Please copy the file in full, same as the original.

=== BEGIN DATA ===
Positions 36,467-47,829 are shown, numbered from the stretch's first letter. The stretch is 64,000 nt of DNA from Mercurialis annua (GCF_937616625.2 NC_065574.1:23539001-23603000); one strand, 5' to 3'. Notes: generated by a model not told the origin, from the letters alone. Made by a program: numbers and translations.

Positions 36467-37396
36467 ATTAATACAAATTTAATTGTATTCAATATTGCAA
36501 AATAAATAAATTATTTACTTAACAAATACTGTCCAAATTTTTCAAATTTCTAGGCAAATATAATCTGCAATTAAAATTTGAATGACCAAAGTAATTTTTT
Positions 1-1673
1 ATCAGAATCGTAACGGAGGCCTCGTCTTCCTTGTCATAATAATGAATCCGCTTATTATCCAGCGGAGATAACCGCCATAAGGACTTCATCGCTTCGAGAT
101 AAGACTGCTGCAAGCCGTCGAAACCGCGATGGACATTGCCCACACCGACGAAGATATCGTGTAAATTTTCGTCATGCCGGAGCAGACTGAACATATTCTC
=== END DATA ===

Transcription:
Positions 36,467-47,829 are shown, numbered from the stretch's first letter. The stretch is 64,000 nt of DNA from Mercurialis annua (GCF_937616625.2 NC_065574.1:23539001-23603000); one strand, 5' to 3'. Notes: generated by a model not told the origin, from the letters alone. Made by a program: numbers and translations.

Positions 36467-37396
36467 ATTAATACAAATTTAATTGTATTCAATATTGCAA
36501 AATAAATAAATTATTTACTTAACAAATACTGTCCAAATTTTTCAAATTTCTAGGCAAATATAATCTGCAATTAAAATTTGAATGACCAAAGTAATTTTTT
Positions 1-1673
1 ATCAGAATCGTAACGGAGGCCTCGTCTTCCTTGTCATAATAATGAATCCGCTTATTATCCAGCGGAGATAACCGCCATAAGGACTTCATCGCTTCGAGAT
101 AAGACTGCTGCAAGCCGTCGAAACCGCGATGGACATTGCCCACACCGACGAAGATATCGTGTAAATTTTCGTCATGCCGGAGCAGACTGAACATATTCTC